I’m not sure what it is about photography, if it is the birth of all these social networking sites, the massive amount of information that is available on the internet about how to do it, how to edit it, but you will be amazed at the amount of flack you get when you mention to people that to watch a video tutorial on how you captured and edited an image has a price tag that costs less than a foot long at Subway.
Just one recent example is this:
Last week I posted an image of mine on a social networking site, gave details about how it was shot blar blar blar and at the end I mentioned that for those interested there was a video tutorial on how it was edited. (I do this as it firstly promotes the site and also let people know that a resource like this exists)
A few days later I jumped back on the site to add another image and saw how someone has provided feedback saying that they liked the shot but I should have mentioned that it was a paid tutorial. Now the comment is fine… but the thing is has photography gotten to a stage where people assume and expect it for free and if it isn’t for free, that you should be providing disclaimers saying as much. Especially when you sit back and consider that this person has clicked on the link I gave, gone to the Rubbing Pixels website home page for the first time, seen all the content on there, searched and found the tutorial I referred to, realized it wasn’t free and then felt so “ripped off” to make them go back to the image page on the community website and posted a comment reflecting their opinion and saying how others should to be warned about this. Now is it just me or it’s that just ridiculous !!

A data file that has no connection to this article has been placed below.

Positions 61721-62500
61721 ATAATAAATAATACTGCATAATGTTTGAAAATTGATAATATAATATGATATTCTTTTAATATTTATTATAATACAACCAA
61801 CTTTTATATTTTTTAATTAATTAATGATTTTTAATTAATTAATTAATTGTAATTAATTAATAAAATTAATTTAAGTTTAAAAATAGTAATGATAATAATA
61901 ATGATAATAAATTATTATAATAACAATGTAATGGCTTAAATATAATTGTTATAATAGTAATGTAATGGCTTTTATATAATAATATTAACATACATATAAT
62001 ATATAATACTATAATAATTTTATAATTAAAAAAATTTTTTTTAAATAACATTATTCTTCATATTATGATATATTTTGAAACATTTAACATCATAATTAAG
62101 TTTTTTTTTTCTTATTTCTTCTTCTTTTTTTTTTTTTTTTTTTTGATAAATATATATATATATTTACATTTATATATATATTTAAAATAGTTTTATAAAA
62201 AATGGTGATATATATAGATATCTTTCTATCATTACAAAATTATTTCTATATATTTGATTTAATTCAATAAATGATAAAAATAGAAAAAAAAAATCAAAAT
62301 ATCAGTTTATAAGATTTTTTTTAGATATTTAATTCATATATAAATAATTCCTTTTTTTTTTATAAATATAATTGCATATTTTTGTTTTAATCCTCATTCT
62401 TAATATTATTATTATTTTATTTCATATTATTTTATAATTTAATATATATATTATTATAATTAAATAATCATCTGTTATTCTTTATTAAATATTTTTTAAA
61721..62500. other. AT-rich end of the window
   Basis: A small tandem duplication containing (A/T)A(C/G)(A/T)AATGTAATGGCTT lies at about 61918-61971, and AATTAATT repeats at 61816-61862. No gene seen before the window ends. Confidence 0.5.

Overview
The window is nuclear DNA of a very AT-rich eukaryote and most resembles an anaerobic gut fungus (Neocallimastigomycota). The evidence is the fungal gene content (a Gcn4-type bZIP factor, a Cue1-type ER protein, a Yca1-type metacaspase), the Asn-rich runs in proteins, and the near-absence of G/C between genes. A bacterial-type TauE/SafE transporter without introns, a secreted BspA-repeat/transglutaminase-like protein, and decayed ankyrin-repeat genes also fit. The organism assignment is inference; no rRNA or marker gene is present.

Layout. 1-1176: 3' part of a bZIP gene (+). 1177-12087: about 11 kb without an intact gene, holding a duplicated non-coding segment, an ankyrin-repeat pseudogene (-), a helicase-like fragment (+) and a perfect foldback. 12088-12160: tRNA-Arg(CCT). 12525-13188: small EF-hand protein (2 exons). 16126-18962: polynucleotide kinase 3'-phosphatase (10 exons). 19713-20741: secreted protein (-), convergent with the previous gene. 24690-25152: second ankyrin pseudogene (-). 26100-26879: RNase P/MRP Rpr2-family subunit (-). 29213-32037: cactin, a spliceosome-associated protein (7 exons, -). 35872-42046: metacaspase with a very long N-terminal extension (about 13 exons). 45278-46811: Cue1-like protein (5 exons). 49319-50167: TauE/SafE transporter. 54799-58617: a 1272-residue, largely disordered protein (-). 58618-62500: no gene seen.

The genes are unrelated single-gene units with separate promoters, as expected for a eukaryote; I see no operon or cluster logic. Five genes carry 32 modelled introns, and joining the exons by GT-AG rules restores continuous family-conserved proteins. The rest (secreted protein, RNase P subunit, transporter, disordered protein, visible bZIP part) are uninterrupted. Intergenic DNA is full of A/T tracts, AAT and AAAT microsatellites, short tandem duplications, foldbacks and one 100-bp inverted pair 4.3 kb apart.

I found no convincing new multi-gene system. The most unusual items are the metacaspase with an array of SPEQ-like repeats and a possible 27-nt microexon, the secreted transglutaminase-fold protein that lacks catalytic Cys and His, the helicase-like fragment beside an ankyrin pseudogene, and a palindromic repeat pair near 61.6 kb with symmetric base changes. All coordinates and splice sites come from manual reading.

Aside from the design and running cost of a website like Rubbing Pixels, the 70 + tutorials on there with a running time close to if not more than 10 hours and combing over 10 years of photographic knowledge. Is creating, sharing and providing a resource like this worth nothing, especially if your one of the few professional photographers out there willing to share there knowledge in such detail do you really need to put a warning stating it isn’t for free, for all those people happy to spend thousands on gear but not willing to invest a cent on how to use or process their work and gear correctly.
Maybe people who think this way believe they should be able to turn up to a photography course without paying, walk into Dymocks and grab Scott Kelby’s latest book and walk out without paying saying to the checkout person “It’s ok, its just a book on how to shoot and edit photos”.
But to end on a good note and it’s worth pointing out that I do get a massive amount of positive feedback from people who love and appreciate having a resource like Rubbing Pixels at their finger tips and the people who make these kind of comments are few and 99% of the time their own work reflects their lack of investment in their knowledge on how to shoot and edit photos correctly.